The Internet Is Divided Over Gucci’s Year of the Tiger Ads

Many Chinese netizens don’t seem too bothered by Gucci’s tiger campaign, while others criticized the brand for featuring real big cats

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10 months ago 1 mins read

The Year of the Tiger is almost upon us, with Lunar New Year’s Day falling on February 1 this year, and Italian luxury brand Gucci certainly got the memo: featuring a real tiger in the ad campaign for its new ‘Gucci Tiger’ collection.

Gucci launched the collection at the start of January to “celebrate the Year of the Tiger,” and it includes “ready-to-wear and accessories featuring the animal motif in various iterations,” according to an Instagram post from the brand.

The luxury brand also wrote on Instagram that American Humane, a third-party animal welfare organization, was present during the photo shoot to ensure “no animals were harmed.”

Gucci additionally highlighted its contribution to animal protection in the post. The company claimed that it joined The Lion’s Share Fund in February 2020, an initiative that raises “much-needed funds to protect endangered species and their natural habitats.”

Nonetheless, many still criticized Gucci for featuring real tigers in the campaign. For example, the international animal rights organization World Animal Protection tweeted on January 14, accusing the brand of treating the tiger as a commodity.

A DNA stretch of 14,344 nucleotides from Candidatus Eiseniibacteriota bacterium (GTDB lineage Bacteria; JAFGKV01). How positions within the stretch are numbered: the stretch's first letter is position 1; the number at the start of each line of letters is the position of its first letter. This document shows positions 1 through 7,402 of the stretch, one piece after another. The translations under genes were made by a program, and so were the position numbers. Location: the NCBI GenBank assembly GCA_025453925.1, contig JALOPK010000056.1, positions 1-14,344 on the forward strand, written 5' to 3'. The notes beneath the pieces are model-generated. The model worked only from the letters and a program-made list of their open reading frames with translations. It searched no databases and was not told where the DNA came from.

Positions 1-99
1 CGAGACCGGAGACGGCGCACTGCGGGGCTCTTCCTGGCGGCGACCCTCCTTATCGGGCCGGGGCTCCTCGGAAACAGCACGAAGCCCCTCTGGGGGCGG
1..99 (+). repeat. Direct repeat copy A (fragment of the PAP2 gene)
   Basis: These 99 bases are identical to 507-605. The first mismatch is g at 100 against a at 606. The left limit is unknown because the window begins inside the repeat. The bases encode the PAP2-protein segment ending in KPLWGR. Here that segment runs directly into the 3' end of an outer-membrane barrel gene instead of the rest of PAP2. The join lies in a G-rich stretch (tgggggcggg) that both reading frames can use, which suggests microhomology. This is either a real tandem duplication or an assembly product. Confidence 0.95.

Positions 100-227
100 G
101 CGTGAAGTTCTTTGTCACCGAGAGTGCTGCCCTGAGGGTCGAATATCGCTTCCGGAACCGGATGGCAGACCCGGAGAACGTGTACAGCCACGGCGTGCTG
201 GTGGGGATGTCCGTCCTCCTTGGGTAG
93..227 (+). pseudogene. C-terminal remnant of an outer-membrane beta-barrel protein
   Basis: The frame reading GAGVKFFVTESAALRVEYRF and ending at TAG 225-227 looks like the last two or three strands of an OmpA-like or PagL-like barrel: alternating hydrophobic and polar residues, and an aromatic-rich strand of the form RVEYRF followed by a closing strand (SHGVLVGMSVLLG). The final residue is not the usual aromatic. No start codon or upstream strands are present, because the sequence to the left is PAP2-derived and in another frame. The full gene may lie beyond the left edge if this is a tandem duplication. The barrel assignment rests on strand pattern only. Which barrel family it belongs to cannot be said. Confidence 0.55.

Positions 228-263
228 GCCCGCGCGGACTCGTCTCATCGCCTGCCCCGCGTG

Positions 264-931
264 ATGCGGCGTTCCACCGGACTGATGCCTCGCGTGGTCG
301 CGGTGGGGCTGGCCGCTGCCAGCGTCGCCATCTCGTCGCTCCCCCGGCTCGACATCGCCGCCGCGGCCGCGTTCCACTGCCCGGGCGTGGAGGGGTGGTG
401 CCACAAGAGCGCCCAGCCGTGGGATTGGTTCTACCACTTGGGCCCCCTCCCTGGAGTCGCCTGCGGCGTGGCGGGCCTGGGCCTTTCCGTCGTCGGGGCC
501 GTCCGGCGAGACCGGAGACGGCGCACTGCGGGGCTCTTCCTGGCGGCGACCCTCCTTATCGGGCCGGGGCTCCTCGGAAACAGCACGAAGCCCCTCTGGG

The controversy went viral on Weibo on January 19, and the hashtag ‘Gucci’s Year of the Tiger commercial uses a real tiger’ (#Gucci虎年广告用了真老虎#) had accumulated 240 million views at the time of writing.

Unlike the animal rights activists who heavily criticized Gucci’s use of the tiger, many Chinese netizens don’t seem too bothered by the brand’s commercial.

“This brand [Gucci] is very thoughtful. It is obvious that it really values the Chinese market, better than some brands that insult China,” wrote one netizen.

Another opined, “They didn’t abuse the animal. They used the Year of the Tiger campaign to appeal to Chinese consumers, and that’s understandable.”

Some netizens, however, were unimpressed.

“Say no to animal performance, period.” one posted.

“They [the tigers] belong to the grasslands, not humans. World Animal Protection was right,” another wrote.

The China Biodiversity Conservation and Green Development Foundation, a Beijing-based environmental non-governmental organization, also criticized the campaign on Facebook.

“Wildlife is not our big pet. The Anti-Animal-Performance Fund of CBCGDF strongly condemns this Gucci commercial,” said the post.

We reached out to a Gucci store in Shanghai, and a staff member confirmed that the ad is still up at the outlet and that they “had not been informed of any plans to take it down.”

The controversy highlights the fact that international brands often make significant efforts to appeal to Chinese consumers, a market that plays a crucial role in driving the luxury goods industry.

Yet, many companies have faced setbacks in attempting to represent Chinese people and culture. For example, in November last year, French luxury brand Dior was accused of pandering to Western stereotypes of Chinese people.

Cover image via Gucci

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